From the end of World War II through the rest of the 20th century we succeeded in driving demand to keep up with supply. Advertising grew tremendously as an important demand driver. Television programs established new norms: two cars per family, a large home in the suburbs, annual luxury vacations, and designer clothing labels to name a few. Home appliances like air conditioning and a dishwasher went from luxury to necessity.
Government has participated in driving demand. Housing programs made home ownership much more accessible. So much so that it resulted in the 2007 real estate bubble. Likewise, the Federal Reserve has kept interest rates down ensuring that consumer credit remains accessible and people can buy ahead of income.
In the 21st Century we seem to have reached the limits of demand stimuli to compensate for ever increasing productivity. Smaller cars like the Mini Cooper or Fiat 500 have become stylish. Even the wealthy are choosing to reduce consumption — buying smaller homes or moving into the city. The result is that it takes increasingly strong stimuli to keep the economy moving. For the recession of 2008 the government spent unprecedented amounts of money borrowing directly from the Federal Reserve to do so. Despite this pressure, interest and inflation rates remain at historically low values.
Increase Spending or Cut Taxes?
And so we return to the contemporary debate: Should government increase spending or cut taxes to stimulate the economy? When government cuts taxes, individuals and companies have more disposable income. Presumably they will spend some of that income and save part. When government increases spending, it chooses directly where that money will be spent. Both theories depend on "trickle-down" effects even though that has traditionally been associated with tax cuts. In each case, the direct beneficiary of government policy employs more people and purchases more goods and services; those employees and suppliers also do more business and the impact "trickles" through the economy. The primary differentiator is whether you have greater trust in government (increase spending) or the market (cut taxes) to determine who is at the top of the trickle-down pyramid.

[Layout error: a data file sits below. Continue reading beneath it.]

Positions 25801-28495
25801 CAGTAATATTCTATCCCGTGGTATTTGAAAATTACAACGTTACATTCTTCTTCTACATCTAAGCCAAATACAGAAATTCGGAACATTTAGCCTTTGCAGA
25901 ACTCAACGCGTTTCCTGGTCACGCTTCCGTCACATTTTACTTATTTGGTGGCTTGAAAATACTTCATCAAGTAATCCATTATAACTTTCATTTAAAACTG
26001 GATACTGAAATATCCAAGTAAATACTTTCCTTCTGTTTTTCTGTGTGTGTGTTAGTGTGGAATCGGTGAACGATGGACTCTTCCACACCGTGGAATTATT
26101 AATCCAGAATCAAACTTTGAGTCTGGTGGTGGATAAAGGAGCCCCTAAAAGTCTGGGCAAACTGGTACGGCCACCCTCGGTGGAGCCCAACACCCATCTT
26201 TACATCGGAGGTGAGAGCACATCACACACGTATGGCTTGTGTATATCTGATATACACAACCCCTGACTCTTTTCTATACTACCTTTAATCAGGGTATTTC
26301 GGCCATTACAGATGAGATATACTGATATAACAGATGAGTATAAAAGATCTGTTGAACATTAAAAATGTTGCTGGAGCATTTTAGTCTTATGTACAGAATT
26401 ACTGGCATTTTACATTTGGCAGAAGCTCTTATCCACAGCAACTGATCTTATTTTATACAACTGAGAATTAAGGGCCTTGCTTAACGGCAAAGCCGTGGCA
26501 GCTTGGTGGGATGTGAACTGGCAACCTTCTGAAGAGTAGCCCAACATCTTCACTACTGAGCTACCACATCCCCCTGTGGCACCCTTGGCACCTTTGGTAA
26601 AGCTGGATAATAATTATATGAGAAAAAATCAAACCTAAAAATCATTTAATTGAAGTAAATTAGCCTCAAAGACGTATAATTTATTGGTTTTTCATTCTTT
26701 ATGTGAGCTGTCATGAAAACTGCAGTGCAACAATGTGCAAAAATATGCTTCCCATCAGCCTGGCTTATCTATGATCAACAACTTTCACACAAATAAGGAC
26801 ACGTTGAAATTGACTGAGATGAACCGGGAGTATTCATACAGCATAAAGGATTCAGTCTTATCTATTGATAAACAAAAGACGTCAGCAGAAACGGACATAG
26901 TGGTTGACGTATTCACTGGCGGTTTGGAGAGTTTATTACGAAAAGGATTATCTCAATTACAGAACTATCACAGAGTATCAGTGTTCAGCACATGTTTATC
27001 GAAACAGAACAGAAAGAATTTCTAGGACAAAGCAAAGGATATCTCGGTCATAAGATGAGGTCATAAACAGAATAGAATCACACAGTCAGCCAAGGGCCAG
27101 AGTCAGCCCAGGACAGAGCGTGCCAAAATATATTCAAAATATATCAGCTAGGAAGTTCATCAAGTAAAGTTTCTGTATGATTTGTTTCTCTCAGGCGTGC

The question is really obsolete. Regardless of which stimulus you choose, demand stimuli are increasingly unable to keep up with increased productive capacity. As a country, we already produce nearly four times basic needs and the multiplier will continue to grow. Meanwhile, the twin pressures of Creative Destruction and Globalization will continue to drive the greater benefit of demand stimulus to those who already earn higher wages. Under either strategy, wage disparity will continue to worsen despite attempts by policymakers to direct tax breaks or government spending toward lower income households.
It seems that we will need a greater economic innovation than either of these 20th century solutions. In my next blog post I will write about some promising ideas. More effective education for all students is, of course, an essential component but insufficient by itself.
Estimating Basic Needs Per Capita: The Self-Sufficiency Standard is an measure of the income necessary to meet basic needs without assistance. Values are in terms of household. National averages aren't published so we have to make an approximation starting with samples of two cities. The cost of living index for Milwaukee, WI is 101.9% of the national average. Rochester, NY is exactly 100.0%. The 2014 Average household size in the U.S. was 2.54. We round up to 3 - two adults and one child. For Milwaukee the 2016 Self-Sufficiency Standard for that household is $43,112 annually. For Rochester, the 2010 Self-Sufficiency Standard for the same family is $40,334. Per-capita values are $14,371 and $13,445 respectively. Averaging the values comes to $13,908 approximate U.S. basic needs per capita in 2014. To be sure, there's a lot of variability across region, household size, medical needs, and so forth. I also mixed figures across 2010-2016. Nevertheless, this is a good enough working figure for comparing to per capita production in the same timeframe.